With the 2012 election months away, congregations are getting the message that Americans want religion out of politics. But that doesn't mean they plan to keep mum in the public square.
Instead, they're revamping how congregations mobilize voters by focusing on a broader set of issues than in the past. Preachers are largely avoiding the political fray, and hot-button social issues are relegated to simmer in low-profile church study groups.
Why? For one, Americans are growing impatient with religious politicking: 54 percent want houses of worship to keep out of politics (up from 52 percent in 2008 and 43 percent in 1996), according to the Pew Forum on Religion & Public Life. Churches seem to be responding.
"The biggest change we see is a drop-off in the percentage of people saying they hear politics from the pulpit," said David Campbell, a University of Notre Dame (Ind.) political scientist whose Faith Matters project tracked 3,100 people over five years.
"It's been happening everywhere," Campbell added. "People say they don't want to hear about politics in church, and they're actually hearing less of it."
Still, that doesn't mean the public is clamoring for a totally secularized public square. Some believe the backlash is against a particular type of religious activism that aligns closely with one party's agenda or set of candidates.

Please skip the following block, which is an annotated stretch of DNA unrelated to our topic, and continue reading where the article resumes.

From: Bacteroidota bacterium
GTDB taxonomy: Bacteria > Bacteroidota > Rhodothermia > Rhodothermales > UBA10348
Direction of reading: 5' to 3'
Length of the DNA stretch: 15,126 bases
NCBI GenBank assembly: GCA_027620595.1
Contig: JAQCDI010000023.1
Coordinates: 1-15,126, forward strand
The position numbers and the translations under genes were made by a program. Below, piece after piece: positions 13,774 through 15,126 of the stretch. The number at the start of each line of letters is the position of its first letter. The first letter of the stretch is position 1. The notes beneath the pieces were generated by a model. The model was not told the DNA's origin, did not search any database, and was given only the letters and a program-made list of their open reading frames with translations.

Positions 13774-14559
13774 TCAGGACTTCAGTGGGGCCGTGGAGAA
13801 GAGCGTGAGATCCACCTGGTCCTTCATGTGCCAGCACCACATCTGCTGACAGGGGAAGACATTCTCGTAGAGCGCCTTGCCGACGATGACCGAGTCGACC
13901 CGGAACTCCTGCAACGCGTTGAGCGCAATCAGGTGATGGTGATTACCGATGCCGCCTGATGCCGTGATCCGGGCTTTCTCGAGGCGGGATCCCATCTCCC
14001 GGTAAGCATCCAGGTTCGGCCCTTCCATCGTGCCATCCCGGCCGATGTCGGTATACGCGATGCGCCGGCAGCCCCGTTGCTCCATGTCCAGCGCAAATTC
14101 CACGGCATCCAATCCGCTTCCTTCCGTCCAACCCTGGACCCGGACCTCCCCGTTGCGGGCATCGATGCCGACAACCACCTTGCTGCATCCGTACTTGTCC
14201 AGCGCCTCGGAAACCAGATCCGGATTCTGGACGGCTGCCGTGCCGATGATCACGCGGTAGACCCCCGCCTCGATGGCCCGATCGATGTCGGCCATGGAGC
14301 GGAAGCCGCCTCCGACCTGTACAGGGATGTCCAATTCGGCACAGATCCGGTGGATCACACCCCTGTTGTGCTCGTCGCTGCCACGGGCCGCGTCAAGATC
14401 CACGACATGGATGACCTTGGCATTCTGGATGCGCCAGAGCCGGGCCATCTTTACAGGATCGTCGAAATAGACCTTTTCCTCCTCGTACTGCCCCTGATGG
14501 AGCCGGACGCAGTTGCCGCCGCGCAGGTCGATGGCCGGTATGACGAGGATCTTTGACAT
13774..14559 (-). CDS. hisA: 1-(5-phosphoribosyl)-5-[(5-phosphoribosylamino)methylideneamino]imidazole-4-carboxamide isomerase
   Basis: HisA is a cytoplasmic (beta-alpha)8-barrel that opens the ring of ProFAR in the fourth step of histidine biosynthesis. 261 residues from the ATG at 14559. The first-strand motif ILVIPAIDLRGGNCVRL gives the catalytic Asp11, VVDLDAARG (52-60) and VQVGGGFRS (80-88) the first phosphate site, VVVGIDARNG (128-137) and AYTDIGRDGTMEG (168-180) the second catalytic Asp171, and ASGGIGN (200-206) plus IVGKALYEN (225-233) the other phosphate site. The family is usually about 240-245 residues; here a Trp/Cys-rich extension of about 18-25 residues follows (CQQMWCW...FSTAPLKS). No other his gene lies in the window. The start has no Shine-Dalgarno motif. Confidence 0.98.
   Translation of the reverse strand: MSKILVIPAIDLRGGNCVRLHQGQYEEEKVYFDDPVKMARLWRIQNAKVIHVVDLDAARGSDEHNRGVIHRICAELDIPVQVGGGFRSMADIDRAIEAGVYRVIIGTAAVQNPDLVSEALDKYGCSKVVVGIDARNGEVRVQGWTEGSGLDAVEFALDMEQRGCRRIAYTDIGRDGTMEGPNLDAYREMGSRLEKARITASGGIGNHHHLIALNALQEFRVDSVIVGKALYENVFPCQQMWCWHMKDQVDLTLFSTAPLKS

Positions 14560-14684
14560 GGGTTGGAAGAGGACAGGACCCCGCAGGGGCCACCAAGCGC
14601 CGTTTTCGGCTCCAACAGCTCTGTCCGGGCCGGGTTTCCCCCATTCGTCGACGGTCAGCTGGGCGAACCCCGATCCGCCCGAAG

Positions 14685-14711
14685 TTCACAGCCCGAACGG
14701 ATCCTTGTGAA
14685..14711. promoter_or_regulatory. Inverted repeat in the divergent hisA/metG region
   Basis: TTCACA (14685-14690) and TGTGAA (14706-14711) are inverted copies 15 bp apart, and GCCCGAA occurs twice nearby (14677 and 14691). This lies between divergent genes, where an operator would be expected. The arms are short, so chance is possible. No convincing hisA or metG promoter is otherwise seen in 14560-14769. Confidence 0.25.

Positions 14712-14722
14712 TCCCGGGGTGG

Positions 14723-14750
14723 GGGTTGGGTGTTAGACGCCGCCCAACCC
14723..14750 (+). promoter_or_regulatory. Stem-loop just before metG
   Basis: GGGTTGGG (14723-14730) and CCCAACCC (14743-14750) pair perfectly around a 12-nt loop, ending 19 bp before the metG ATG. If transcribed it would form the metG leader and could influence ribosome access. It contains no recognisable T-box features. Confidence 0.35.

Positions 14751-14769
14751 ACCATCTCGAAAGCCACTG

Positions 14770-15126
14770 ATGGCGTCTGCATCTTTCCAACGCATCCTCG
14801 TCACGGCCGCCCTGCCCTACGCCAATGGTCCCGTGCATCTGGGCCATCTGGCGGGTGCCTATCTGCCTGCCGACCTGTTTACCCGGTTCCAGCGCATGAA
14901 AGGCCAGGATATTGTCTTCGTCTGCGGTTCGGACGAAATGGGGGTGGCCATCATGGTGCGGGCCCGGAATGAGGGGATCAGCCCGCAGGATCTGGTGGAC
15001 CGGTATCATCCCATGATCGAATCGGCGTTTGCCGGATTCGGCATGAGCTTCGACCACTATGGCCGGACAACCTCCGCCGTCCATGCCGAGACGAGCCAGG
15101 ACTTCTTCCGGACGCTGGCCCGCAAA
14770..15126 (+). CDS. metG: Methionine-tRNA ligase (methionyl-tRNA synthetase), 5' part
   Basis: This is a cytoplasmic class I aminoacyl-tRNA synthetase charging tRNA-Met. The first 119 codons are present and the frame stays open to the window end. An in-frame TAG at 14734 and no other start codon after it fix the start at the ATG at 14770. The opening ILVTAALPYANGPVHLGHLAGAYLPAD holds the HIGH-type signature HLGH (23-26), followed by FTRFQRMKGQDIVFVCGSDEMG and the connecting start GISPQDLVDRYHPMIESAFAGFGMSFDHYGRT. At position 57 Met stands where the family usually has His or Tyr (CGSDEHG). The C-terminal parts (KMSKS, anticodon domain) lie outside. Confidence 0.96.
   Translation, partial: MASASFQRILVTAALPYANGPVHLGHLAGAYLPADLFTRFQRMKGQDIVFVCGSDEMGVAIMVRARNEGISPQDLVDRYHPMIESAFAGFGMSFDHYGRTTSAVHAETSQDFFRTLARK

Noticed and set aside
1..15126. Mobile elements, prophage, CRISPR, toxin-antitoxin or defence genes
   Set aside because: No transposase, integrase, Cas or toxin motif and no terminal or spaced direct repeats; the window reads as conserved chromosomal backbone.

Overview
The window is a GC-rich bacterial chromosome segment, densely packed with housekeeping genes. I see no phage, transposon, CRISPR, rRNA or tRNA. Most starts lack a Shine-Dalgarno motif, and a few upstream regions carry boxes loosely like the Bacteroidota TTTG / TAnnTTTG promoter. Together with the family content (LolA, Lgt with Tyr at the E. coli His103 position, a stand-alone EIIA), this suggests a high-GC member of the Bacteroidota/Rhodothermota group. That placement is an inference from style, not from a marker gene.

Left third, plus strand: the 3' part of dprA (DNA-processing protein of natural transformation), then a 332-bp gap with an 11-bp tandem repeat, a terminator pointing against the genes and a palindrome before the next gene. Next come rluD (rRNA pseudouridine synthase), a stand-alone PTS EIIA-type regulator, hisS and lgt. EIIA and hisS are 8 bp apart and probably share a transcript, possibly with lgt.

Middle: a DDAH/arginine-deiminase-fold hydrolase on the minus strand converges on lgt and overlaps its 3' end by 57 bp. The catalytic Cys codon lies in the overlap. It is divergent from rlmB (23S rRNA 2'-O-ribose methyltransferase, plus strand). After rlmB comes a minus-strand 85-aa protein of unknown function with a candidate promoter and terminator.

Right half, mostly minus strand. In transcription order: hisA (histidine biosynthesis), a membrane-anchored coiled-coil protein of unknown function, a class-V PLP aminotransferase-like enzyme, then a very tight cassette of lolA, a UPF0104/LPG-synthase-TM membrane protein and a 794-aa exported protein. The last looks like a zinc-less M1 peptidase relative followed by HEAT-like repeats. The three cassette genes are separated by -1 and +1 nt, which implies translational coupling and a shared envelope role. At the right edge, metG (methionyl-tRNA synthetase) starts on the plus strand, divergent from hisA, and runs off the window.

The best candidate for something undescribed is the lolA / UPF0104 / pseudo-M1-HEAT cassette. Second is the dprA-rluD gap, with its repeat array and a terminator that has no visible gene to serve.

Religious involvement in partisan politics appears to be driving those under 35 away from organized religion, Campbell said. Some evangelical leaders see this young adult drift as a factor that makes nonpartisanship a practical necessity for churches seeking to grow and thrive.
"The last generation of Christians saw [the two major parties]as strategic allies in pushing their agendas," said Jonathan Merritt, 29, author of A Faith of Our Own: Following Jesus Beyond the Culture Wars (FaithWords, 2012). "The next generation is reconsidering how that has blinded us and harmed us."
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